Author(s): Zhen D, Chen Y, Tang X
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Abstract An association has been previously established between uncompensated diabetes mellitus and the loss of bone mineral density and/or quality. In the present study, we examined the effects of different concentrations of glucose (5.5, 11, 22, and 44 mmol/L) with or without metformin (10-640 micromol/L) on rat primary osteoblasts cultured in an osteogenic medium. With 11 mmol/L glucose, cellular proliferation, alkaline phosphatase (ALP) activity, the number of nodules formed, and calcium deposition in mineralized nodules were increased significantly; intracellular reactive oxygen species (ROS) and apoptosis were slightly reduced, although these reductions were not statistically significant. At higher concentrations of glucose (22 and 44 mmol/L), cellular proliferation, ALP activity, the number of nodules formed, and calcium deposition were greatly reduced; ROS and apoptosis were significantly increased in a dose-dependent manner. Metformin markedly increased cellular proliferation, ALP activity, calcium deposition, and the number of nodules formed and inhibited ROS and apoptosis in all glucose groups. Moreover, we assessed the gene expression levels of Runx2, IGF-1, and IGF-1R. Eleven micromole per liter glucose stimulated Runx2 and IGF-1 expression; 44 mmol/L glucose inhibited Runx2, IGF-1, and IGF-1R expression. Metformin stimulated the expression of Runx2 and IGF-1 in three glucose groups, but it did not affect IGF-1R. In conclusion, our findings suggest that the dual effects of glucose on cell proliferation and development are dose dependent. Metformin not only significantly decreased intracellular ROS and apoptosis, but also had a direct osteogenic effect on osteoblasts at all glucose concentrations, which could be partially mediated via promotion of Runx2 and IGF-1 expression.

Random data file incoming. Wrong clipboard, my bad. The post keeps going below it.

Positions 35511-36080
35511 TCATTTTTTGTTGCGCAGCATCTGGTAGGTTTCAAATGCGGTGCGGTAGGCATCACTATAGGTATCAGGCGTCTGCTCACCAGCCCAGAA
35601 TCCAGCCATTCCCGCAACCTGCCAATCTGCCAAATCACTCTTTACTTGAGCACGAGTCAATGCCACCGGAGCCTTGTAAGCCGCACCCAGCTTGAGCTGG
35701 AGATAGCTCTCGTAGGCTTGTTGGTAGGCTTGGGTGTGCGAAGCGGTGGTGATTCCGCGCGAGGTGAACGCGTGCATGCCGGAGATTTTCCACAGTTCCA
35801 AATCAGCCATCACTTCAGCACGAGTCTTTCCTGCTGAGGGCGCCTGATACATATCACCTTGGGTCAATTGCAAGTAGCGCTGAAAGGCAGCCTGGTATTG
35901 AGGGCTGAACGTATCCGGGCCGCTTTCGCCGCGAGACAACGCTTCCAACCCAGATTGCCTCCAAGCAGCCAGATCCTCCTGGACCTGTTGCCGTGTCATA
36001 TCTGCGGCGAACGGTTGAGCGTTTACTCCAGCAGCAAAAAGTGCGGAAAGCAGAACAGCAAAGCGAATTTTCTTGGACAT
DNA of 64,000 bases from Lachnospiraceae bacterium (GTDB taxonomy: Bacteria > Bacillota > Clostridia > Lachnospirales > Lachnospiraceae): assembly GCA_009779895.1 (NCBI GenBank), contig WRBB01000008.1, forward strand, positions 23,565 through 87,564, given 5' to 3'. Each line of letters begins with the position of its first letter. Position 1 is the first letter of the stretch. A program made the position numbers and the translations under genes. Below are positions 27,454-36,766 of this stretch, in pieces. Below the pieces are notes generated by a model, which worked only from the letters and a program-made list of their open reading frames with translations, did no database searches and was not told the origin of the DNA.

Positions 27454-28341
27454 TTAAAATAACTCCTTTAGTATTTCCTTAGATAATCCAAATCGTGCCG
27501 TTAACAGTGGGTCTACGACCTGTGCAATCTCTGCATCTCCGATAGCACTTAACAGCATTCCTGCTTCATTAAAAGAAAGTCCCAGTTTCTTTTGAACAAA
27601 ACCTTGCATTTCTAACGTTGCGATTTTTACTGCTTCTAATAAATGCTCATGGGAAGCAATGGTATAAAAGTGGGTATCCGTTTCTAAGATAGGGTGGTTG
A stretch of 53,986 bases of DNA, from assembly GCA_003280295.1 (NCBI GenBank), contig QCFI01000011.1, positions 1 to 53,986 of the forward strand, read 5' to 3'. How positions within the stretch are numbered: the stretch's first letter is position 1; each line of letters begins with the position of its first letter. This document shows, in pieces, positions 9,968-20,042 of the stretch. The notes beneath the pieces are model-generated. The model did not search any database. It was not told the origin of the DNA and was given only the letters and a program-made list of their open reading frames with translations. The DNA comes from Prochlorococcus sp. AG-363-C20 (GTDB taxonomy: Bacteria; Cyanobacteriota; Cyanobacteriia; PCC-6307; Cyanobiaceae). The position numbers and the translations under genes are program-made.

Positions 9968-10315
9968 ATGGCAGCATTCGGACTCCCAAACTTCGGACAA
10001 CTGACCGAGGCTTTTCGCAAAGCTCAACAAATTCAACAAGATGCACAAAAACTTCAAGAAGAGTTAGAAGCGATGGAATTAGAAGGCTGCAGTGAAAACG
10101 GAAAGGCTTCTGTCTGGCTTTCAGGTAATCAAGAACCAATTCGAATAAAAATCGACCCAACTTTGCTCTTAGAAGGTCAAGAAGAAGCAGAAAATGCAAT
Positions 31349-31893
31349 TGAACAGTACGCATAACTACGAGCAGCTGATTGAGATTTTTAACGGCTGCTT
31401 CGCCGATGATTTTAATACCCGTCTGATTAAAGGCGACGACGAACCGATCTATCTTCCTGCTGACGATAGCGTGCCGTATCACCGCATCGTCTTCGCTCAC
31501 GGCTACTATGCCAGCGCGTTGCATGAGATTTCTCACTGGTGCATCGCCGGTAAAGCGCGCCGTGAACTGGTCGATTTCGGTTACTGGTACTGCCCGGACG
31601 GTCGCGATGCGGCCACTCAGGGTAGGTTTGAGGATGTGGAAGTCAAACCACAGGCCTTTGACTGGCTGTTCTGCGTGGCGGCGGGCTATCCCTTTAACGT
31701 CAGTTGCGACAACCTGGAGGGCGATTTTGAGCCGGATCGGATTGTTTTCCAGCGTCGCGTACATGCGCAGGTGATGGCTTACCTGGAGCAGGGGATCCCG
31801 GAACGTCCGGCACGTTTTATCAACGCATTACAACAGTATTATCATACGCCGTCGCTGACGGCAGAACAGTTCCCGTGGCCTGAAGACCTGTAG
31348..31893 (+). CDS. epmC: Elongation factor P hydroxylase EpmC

This article was published in J Diabetes Complications
and referenced in Journal of Diabetes & Metabolism